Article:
Odontomachus philippinus Emery

Sorger, D. M. & Zettel, H., 2011, On the ants (Hymenoptera: Formicidae) of the Philippine Islands: V. The genus Odontomachus Latreille, 1804., Myrmecological News 14, pp. 141-163: 153-154

publication ID

23311

persistent identifier

http://treatment.plazi.org/id/30CA4C2F-21F7-D3BC-2331-B8C2EFA1FA35

treatment provided by

Donat

scientific name

Odontomachus philippinus Emery
status

 

Odontomachus philippinus Emery  HNS  , 1893 stat.n. (Figs. 6, 12, 18, 33, 34, 46)

Odontomachus papuanus st. philippinus Emery, 1893: 203 (description of worker; type locality: " Manila "  ).

Odontomachus papuanus ssp. philippinus: Wheeler & Chapman 1925: 71 (partim; distribution); Chapman & Capco 1951: 45 (catalogue); Baltazar 1966: 239 (dis- tribution: Luzon, Manila; Negros Oriental, Romblon); Brown 1976: 104, 126-127 (new synonym of O. infan- dus, morphology, discussion).

Odontomachus infandus (misidentification; nec Smith, 1858): Forel 1910: 122 (distribution: Negros); Whee- ler & Chapman 1925: 71 (distribution: Negros). Type material examined: Holotype (worker; MCSNG, Fig. 33) from "Manilla, Mayr" (labels see Fig. 34).

Notes on the type locality: Emery (1893) describes Odontomachus philippinus as a race of O. papuanus, a species from New Guinea. He writes "provenient de Ma- nille et m'a été envoyée par M. Mayr" [translated: origins from Manila and sent to me by Mr. Mayr]. A single worker in the Museum Genoa is the holotype. There are two fur- ther workers in the Natural History Museum Vienna which origin from Mayr's Collection and bear a label with Mayr's notes "papuanus var. m. gestreiften Seitengruben det. G. Mayr" [translated: papuanus variation with striped side grooves]" [on head]. These specimens bear locality labels "Manilla Heer." and "Manilla Forel.", respectively. Both Heer and Forel were collectors, but like Mayr they never reached Asia. We assume that all three specimens are from the same series, but that their provenience from the

city of Manila is doubtful or – more unlikely – after human transportation. According to newly collected material, which agrees very well with the holotype, O. philippinus occurs only in the Western Visayas. Its native occurrence in Cen- tral Luzon, the best sampled area in the Philippines, is very unlikely.

Additional material examined (44 workers, BMNH, CSW, CZW, NHMW, USC): Negros: Negro s Orien- t a l : Canlaon City, Mananawin, Mandalagon Falls, 26.I. 2007, leg. H. Zettel (455), 8 ∑∑. Dumaguete, leg. J.W. Chapman, 2 ∑∑. Dumaguete, Camp, leg. J.W. Chapman, 1 ∑. Cuernos de Negros, Valencia, Apolong, Casaroro Falls, 9.-13.III.2005, leg. H. Zettel (420), 2 ∑∑, 26.III.2006, leg. H. Zettel & C. V. Pangantihon (451), 8 ∑∑, 28.1.2007, leg. H. Zettel (456), 10 ∑∑. Panay: C a p i z : Dumalag, Suhut, 15.V.2005, leg. C. V. Pangantihon (P169), 12 ∑∑. Siquijor: Bandila-an National Park, between lodge and "Little Waterfall", 23.X.2004, leg. C. V. Pangantihon (P395), 3 ∑∑.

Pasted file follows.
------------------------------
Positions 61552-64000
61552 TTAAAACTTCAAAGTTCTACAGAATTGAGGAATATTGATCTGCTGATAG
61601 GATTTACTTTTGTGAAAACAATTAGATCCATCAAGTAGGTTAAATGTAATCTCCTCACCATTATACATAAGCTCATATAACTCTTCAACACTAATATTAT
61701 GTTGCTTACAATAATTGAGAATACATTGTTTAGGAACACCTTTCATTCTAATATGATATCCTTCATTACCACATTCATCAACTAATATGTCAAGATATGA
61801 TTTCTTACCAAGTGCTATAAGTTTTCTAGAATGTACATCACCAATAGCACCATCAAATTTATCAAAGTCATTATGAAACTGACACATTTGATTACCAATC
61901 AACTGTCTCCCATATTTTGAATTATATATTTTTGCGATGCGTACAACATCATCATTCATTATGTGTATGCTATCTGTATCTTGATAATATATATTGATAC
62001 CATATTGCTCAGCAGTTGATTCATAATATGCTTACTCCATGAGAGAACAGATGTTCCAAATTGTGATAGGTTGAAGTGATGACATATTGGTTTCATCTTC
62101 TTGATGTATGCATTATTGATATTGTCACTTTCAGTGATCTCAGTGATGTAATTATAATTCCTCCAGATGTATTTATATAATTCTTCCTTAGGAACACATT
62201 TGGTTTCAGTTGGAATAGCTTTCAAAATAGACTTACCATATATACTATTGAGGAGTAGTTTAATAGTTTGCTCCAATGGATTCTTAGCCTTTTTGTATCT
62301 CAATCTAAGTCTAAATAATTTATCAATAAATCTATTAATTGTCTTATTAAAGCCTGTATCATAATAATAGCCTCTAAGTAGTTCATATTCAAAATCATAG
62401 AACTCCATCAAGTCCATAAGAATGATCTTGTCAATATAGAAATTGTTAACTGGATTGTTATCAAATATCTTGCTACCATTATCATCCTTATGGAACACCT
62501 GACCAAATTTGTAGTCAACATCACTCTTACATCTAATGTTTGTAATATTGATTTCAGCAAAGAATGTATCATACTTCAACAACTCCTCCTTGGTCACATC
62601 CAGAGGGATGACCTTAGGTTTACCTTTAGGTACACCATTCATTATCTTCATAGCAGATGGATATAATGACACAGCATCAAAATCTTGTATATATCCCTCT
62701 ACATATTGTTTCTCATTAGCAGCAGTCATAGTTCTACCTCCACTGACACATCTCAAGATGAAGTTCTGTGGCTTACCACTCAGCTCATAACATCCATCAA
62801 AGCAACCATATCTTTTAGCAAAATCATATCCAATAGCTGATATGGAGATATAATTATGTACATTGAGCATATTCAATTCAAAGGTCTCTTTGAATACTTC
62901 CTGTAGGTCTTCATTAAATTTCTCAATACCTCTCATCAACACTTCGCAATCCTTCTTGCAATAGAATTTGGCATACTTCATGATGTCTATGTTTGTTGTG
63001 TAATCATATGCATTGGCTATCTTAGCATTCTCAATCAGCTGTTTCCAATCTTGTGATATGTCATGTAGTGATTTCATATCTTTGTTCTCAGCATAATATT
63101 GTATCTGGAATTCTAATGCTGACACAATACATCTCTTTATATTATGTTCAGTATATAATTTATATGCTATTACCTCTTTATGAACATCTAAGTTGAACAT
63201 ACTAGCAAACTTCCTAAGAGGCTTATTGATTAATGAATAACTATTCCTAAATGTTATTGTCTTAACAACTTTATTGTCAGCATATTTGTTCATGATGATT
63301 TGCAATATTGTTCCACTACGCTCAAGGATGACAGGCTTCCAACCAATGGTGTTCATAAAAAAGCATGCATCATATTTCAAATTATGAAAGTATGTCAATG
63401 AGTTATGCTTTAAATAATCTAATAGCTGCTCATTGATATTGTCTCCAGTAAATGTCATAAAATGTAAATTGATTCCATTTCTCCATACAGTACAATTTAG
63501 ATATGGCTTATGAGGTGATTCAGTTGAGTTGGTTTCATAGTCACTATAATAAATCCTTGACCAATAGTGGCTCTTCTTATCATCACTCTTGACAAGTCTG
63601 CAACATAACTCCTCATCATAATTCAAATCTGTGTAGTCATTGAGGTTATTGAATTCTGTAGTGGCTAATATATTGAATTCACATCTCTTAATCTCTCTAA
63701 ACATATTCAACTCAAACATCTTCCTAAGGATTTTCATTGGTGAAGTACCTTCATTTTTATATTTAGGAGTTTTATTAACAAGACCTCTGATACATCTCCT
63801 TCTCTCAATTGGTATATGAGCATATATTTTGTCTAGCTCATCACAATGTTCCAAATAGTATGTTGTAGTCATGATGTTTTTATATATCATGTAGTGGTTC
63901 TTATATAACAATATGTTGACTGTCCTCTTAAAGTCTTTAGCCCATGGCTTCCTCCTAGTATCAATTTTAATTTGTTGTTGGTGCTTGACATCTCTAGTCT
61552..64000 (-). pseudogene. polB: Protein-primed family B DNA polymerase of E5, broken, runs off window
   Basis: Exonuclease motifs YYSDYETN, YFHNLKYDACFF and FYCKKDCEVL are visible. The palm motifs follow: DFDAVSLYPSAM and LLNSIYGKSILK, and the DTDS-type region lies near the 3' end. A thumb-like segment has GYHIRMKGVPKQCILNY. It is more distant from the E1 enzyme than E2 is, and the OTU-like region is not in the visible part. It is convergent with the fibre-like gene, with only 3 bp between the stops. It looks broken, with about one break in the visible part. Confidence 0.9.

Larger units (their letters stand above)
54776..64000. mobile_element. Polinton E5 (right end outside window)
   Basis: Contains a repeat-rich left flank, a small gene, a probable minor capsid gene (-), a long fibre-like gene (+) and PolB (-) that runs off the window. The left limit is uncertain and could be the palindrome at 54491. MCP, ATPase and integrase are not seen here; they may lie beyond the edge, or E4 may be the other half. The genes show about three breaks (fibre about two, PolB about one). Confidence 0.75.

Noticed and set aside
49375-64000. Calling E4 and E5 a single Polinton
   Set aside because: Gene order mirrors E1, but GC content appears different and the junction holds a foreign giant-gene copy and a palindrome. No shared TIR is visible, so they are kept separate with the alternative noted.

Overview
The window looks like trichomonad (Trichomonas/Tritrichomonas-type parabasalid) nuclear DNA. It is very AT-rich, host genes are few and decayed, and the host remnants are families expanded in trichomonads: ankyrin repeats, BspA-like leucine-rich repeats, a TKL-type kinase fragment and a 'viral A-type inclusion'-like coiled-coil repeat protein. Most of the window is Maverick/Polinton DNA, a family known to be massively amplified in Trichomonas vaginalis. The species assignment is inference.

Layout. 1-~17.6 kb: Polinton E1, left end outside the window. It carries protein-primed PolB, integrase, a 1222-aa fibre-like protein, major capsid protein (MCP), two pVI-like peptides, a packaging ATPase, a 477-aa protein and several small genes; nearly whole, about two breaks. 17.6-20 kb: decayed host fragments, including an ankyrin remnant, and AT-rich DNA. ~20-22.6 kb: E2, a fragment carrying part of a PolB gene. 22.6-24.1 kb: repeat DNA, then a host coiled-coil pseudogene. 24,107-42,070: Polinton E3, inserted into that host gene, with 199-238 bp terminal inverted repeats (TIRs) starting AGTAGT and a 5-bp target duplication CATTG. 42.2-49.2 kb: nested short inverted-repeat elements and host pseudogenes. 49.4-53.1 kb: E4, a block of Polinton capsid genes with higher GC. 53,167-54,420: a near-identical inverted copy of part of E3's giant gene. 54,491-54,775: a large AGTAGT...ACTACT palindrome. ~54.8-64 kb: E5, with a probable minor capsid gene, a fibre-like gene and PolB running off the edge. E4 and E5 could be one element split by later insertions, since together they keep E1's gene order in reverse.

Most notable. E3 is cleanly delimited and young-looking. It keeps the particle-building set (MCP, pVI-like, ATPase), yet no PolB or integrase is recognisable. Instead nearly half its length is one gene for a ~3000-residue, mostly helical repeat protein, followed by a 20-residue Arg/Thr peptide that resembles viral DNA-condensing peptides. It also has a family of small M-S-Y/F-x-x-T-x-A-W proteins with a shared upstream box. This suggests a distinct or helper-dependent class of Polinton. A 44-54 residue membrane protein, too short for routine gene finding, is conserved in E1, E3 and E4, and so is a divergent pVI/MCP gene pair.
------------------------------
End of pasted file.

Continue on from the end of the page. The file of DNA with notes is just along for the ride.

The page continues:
Description of worker: Measurements: worker with smallest HW: CI 68, HL 3.03, HW 2.07, MdI 62, MdL 1.88, MsL 4.70, SI 152, SL 3.13, PnW 1.22, PtH 1.22, PtL 1.36, PtW 0.44, TL 13.19; worker with largest HW: CI 72, HL 3.63, HW 2.60, MdI 57, MdL 2.07, MsL 4.80, PnW 1.57, PtH 1.54, PtL 1.68, PtW 0.54, SI 138, SL 3.60, TL 15.63.

Structures: Striation on head extending from frontal lobes to ocular ridge, rest of head smooth and shiny. Pro- notum with relatively coarse transversely oriented stria- tion, in dorsal view no loops visible (loops may be visible in lateral view); posterolateral parts without striation, smooth and shiny. Mesopleuron smooth and shiny, along meso- metapleural suture a few faint striae may occur dorsally or ventrally, but at its middle always smooth and shiny. Peti- ole S-shaped, strongly bent backwards, convex dorsally. Entire ant appearing very shiny / glossy.

Pilosity: Pubescence sparse, short.

Colour: Uniformly dark; slightly reddish brown in spe- cimens from Siquijor.

153

-------------------------------- page break --------------------------------

Distribution (Fig. 46): Endemic to the Philippines and there restricted to the western Visayas islands of Panay, Negros and Siquijor. Natural occurrence in Central Luzon (Manila) (Emery 1893) is doubtful.

Habitats: Odontomachus philippinus was found only in shaded, humid places in degraded primary forests or in secondary forests. This species is greatly endangered by the destruction of forests in the western Visayas region.

Notes: Odontomachus philippinus is closely related to O. scifictus sp.n.; it differs in mesopleuron sculpture and petiolar shape. See key and notes of O. scifictus sp.n.